In our April 7 event, SLOW THE ROLL AND STOP THE SCROLL: How to Make Unskippable Creative for Every Platform, WITHIN CEO Joe Yakuel was joined by Head of Creative Operations Michelle Moscone and Director of Creative Account Management Quinn Fitzpatrick to share best practices for creating irresistible platform-specific content.
The goal of the webinar was to provide audiences with tips on how to engage consumers with the right kind of creative content, make the most of media dollars, and generate maximum versatility from modular content creation.
Evolving Content, Devolving Attention Span
The team started with a brief overview of how media consumption has evolved, and how the traditional story arcs employed by television commercials are no longer possible in online video advertising. As Michelle pointed out, however, the story and messaging remain, despite the transition to a short-form concept. “The messaging is still hard hitting. It’s not just a bunch of random images to capture your attention. Yes, we want to do that — but not in a way that’s divorced from your brand and the integrity of its story.”
Joe observed that Facebook studies have shown that people spend approximately 1 to 1.5 seconds on an ad. “But,” he notes, “from some studies we’ve conducted, we know that people can actually process a visual concept in as little as 0.013 seconds, and a thought in 0.3 seconds.” That means, he says, that “even if you have only one second to hook someone in, you can still get them to process three different thoughts in that one initial touchpoint, which is pretty fascinating.”
Be Bold and Really Pop
Some key things to keep in mind when trying to make an impression in a never-ending scroll of imagery, is that “the asset in general really should stand out against the rest of the user’s feed,” according to Fitzpatrick. “You can do that by using color, breaking the plane, employing an interesting effect — something that when you’re scrolling through a feed, really pops from the crowd.”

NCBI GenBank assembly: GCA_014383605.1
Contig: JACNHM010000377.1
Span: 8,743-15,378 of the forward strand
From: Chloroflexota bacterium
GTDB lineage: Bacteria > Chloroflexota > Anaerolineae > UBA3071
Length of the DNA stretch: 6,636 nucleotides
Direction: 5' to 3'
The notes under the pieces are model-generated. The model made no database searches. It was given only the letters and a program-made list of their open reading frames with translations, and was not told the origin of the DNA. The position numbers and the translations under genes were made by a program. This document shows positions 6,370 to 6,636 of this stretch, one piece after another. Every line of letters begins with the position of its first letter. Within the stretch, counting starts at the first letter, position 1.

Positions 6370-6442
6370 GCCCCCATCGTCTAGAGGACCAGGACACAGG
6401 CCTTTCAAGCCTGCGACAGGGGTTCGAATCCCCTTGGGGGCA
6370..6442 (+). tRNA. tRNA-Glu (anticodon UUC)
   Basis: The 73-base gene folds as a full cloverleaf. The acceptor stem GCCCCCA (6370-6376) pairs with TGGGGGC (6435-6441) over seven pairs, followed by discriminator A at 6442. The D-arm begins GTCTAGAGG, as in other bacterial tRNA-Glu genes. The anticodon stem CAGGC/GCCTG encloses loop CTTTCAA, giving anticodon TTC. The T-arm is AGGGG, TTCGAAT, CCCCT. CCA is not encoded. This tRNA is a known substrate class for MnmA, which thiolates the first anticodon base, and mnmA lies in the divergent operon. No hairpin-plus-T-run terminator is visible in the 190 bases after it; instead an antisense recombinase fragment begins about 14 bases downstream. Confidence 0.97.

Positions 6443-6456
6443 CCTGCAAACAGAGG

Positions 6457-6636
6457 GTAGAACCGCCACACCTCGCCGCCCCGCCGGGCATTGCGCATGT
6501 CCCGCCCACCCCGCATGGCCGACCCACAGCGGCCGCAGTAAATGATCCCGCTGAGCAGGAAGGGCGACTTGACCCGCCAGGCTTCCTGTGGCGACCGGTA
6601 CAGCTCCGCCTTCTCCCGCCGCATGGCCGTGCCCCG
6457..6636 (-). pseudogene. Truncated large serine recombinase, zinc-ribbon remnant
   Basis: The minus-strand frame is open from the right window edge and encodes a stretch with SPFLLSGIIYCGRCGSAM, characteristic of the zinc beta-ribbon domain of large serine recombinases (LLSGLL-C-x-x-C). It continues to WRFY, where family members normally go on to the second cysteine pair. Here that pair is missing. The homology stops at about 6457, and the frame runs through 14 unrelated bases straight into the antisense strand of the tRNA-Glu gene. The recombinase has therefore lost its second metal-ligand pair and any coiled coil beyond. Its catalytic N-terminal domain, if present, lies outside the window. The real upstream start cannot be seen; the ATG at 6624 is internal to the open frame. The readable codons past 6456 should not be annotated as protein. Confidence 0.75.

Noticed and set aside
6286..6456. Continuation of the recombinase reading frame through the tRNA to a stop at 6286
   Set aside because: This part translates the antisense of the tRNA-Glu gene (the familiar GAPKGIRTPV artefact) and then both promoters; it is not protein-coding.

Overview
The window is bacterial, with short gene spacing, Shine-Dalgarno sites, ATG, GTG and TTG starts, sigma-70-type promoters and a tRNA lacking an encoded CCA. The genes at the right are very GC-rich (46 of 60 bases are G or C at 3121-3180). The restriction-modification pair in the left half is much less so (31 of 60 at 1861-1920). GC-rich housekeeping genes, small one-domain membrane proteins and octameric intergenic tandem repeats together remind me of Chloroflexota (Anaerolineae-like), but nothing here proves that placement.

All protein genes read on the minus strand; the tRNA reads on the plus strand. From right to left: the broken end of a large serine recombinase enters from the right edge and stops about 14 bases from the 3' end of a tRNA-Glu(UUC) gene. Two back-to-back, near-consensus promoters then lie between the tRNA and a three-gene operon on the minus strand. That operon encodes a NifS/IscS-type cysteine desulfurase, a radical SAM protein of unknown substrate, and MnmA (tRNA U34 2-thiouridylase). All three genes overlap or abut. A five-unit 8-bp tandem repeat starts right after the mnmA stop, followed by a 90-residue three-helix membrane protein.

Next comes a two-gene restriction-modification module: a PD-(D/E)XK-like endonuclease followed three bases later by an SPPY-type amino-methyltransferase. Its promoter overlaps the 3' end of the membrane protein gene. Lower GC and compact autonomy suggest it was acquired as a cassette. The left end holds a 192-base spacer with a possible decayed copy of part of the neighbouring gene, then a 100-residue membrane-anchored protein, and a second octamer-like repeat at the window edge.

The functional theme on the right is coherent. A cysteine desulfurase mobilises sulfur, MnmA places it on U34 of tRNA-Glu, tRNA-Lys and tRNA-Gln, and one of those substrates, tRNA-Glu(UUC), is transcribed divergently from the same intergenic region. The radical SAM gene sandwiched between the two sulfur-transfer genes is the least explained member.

The color, movement and words themselves all go “pop” in this ad for Aerie.
The exception, Fitzpatrick notes, is when the ad’s intention is to appear like UGC. “If you want it to look like one of [the users’] friend’s story, that can be an interesting tactic that is worth testing into … but it has to be intentional.”
Fight Fatigue With Modular Content Creation
The panel talked about “ad fatigue,” how to test content, and how to analyze your best performing content to make it even better. To fight ad fatigue, says Joe, you’ll want to ensure there’s plenty of variety, but also that those variations are based on content that’s already performing for you. This is where modular content creation really comes into play.
The goal of modular creation is to extract as much versatility as possible from a larger asset. Modular creation means that creative work, such as a 60-second video spot, can be repurposed into smaller snippets, or stills with text overlay, using different vignettes from the same shoot.
“One of the best things that we can get from modular content is that we are able to plug and play,” says Michelle. “We have so much reusable content that we can continue to iterate our messaging to make high-performance ads.”
But good content won’t happen without forethought. “It’s all about planned resourcefulness for how we can actually capture all of this content that we are going to continue to test on,” says Michelle.
Audience questions ran the gamut, from what the creative brief process looks like to the optimal number of ad sets for running tests. The main takeaways from the session, though, confirmed that audience and medium, as always, are the most important considerations when creating, with intent and preparation immediately following. Appropriate testing and adjusting for performance should always be part and parcel of the fine tuning process of an ad campaign.